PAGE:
And yet, in spite of all these positive outcomes, it’s another one of those things that people tend to leave behind, feeling self-conscious, foolish or not so nimble anymore. How about declaring a day of dance, especially if you haven’t danced in a while? Or, a day to watch someone else dancing, at least? Tune in to that crazy TV show, or sign up for dance lessons at the local Fred Astaire Studio. Let your children or grandchildren talk you into a few go rounds of Ring Around the Rosey. Invent some new steps. “Dance till the stars come down from the rafters. Dance, dance, dance till you drop.”

Do you dance? Tell us your dancing story.

Monday, October 22, 2007

EasyPivot Patient Lift

If you are a caregiver for someone who cannot stand or pivot from one place to another, you know how difficult it is. It is literally backbreaking work, not to mention extremely uncomfortable and sometimes painful for the individual under your care. In hospitals or other medical facilities, there are often three people or more who lift and move patients. This is just not possible when someone goes home to continue rehabilitation. Thankfully with transfer boards and the array of lifting mechanisms now available to everyone, not just health care professionals, moving individuals from place to place is more possible. However, for some the use of a traditional transfer board or sling still does not create the right conditions.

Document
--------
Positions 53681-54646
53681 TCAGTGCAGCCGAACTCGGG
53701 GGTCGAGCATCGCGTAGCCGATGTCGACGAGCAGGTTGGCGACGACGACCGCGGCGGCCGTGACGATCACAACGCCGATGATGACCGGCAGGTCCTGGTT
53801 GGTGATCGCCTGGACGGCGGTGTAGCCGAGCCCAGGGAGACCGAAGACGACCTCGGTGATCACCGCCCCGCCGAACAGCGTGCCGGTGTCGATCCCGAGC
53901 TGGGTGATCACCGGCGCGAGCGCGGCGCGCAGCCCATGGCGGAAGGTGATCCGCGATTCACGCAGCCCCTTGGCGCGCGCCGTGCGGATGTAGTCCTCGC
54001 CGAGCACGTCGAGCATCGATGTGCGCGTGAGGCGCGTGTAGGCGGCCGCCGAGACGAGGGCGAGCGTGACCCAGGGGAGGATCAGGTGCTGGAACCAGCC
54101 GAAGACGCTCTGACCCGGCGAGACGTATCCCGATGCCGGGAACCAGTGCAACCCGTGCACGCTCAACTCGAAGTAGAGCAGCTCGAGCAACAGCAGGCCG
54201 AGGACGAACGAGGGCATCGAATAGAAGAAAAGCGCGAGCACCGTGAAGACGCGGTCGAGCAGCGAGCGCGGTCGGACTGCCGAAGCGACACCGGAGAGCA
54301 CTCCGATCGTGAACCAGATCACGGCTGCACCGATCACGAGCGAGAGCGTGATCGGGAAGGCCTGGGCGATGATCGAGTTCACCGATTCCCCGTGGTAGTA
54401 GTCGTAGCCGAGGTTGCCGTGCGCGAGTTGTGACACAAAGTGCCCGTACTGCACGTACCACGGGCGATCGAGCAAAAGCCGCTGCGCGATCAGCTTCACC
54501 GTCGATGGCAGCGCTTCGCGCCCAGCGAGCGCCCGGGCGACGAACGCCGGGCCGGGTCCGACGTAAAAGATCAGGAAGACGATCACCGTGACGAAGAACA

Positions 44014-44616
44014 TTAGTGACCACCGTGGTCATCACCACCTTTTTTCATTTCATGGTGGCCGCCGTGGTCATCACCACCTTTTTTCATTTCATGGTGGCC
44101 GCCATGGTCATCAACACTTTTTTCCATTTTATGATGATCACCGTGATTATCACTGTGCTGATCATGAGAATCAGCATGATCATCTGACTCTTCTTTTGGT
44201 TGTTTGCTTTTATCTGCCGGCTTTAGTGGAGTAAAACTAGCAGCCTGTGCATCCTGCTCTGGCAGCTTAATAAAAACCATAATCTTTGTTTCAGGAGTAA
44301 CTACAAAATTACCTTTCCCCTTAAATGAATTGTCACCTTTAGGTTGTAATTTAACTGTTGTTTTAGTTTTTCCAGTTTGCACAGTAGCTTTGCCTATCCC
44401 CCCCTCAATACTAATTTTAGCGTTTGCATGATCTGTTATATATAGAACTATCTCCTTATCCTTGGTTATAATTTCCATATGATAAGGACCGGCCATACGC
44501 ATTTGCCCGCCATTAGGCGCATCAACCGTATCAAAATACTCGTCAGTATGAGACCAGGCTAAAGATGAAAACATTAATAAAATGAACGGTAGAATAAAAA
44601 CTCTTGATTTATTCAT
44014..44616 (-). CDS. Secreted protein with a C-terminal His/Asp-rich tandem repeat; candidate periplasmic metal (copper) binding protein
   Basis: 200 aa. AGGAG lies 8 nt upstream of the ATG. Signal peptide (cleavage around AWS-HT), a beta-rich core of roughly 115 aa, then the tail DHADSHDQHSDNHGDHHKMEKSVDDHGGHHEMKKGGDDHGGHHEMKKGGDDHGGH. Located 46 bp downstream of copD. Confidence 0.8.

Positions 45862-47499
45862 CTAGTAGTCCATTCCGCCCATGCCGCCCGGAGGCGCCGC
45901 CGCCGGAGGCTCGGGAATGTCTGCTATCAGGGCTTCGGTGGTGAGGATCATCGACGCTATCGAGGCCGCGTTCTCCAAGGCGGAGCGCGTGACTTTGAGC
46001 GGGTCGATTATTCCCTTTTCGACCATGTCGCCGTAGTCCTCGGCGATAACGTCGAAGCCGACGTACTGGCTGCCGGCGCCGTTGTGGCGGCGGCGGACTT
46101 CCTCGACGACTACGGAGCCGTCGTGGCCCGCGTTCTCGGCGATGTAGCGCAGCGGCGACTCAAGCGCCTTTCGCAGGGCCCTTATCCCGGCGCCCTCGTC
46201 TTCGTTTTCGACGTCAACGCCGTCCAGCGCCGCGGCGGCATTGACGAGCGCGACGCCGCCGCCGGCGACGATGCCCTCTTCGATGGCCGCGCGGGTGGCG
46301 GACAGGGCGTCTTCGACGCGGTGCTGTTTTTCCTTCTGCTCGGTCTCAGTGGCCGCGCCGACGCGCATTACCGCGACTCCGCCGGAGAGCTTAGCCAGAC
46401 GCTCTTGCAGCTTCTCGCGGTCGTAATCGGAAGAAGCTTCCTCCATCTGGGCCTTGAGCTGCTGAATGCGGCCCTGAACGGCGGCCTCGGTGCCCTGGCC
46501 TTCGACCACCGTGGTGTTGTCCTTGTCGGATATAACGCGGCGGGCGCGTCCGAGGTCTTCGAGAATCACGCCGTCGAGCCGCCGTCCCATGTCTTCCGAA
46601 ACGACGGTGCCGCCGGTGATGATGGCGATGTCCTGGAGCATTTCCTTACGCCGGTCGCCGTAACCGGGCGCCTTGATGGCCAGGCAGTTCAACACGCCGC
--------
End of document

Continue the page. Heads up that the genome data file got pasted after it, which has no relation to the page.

In 1973, Joel Lerich, a mechanical engineer, had a life-changing car accident, leaving him a quadriplegic. Joel did master most daily tasks again after months of rehabilitation, except transferring from place to place. But, he never felt stable or safe in a traditional patient lift sling or on a transfer board. He was acutely aware, too, of the impact on his wife who was his primary caregiver. So with his mechanical engineering mind, Joel created the EasyPivot, a streamlined machine designed for safe, efficient transfers. With this machine neither the size, strength or agility of the caregiver or patient are a factor.

The EasyPivot pulls the individual forward into a leaning position instead of suspending the person from the back with the use of a sling. With a variety of models to suit any number of individuals and their lifestyles, the EasyPivot is a great solution for the single caregiver situation. At our New Product Showcase event many of our testers tried this incredible machine, in some cases agreeing to be the “patient” and in others the “caregiver.” While trying anything new for the first time is sometimes unsettling, it was great to see the curiosity and the willingness to truly test these products. See Kristy, a product tester, and Ed Kalin, the Rand-Scot representative using the EasyPivot below.

Take a closer look at the EasyPivot here or stop by Capabilities for a demo.

Sign up to volunteer as a product tester for future New Product Showcases. We’ll be doing another one in the Spring of 2008!

Sunday, October 21, 2007

Featured Product: The Colorado Cycle by Rand-Scot